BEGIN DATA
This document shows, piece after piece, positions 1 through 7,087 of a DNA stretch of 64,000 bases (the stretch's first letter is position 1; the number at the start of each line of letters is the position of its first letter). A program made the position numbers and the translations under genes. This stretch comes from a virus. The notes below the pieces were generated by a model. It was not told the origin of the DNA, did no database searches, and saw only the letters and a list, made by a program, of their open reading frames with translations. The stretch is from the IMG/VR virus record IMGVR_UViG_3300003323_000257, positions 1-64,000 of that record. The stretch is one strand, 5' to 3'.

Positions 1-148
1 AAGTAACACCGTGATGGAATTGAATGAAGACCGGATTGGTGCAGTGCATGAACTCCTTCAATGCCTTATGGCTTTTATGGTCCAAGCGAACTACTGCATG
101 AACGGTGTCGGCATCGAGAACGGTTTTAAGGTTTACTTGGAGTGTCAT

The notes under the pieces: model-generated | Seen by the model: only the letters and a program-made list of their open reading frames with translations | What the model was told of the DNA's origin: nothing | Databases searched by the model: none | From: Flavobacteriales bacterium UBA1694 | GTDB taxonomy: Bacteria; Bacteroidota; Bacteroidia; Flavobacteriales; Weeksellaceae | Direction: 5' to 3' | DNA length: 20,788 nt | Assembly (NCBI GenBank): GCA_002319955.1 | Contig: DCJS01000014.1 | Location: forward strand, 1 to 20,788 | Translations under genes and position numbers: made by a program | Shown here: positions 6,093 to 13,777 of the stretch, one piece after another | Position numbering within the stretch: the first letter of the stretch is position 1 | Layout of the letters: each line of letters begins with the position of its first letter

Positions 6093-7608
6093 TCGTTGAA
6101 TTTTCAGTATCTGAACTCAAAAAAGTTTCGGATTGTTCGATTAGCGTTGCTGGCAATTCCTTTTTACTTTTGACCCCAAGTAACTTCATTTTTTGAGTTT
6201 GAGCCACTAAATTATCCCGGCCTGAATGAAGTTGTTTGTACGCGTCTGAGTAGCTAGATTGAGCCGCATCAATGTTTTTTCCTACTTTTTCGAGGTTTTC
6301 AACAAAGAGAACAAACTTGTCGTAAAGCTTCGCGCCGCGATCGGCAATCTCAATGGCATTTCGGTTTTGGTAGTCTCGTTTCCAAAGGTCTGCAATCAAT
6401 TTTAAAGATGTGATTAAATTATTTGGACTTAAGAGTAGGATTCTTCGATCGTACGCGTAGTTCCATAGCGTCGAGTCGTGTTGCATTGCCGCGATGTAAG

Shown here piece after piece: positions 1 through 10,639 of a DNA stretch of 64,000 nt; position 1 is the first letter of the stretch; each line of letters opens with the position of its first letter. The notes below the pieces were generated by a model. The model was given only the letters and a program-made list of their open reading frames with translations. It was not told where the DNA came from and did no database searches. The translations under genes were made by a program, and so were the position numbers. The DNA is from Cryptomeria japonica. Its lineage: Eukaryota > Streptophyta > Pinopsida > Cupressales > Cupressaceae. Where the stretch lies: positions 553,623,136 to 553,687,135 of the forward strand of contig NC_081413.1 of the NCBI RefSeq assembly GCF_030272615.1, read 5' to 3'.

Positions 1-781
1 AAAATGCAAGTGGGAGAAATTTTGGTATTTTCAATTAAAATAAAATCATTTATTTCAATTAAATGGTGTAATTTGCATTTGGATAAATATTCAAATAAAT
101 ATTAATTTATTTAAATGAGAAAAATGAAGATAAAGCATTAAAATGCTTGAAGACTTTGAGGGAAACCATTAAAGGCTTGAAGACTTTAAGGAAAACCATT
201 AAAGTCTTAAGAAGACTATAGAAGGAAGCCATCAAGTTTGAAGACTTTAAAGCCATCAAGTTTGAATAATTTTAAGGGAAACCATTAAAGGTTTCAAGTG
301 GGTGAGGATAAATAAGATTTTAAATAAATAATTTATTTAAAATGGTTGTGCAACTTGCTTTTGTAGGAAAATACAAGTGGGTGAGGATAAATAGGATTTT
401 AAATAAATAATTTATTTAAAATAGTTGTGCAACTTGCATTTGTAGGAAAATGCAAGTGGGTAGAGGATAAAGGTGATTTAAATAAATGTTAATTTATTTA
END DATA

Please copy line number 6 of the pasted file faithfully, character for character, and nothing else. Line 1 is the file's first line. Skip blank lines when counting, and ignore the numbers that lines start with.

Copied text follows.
Positions 6093-7608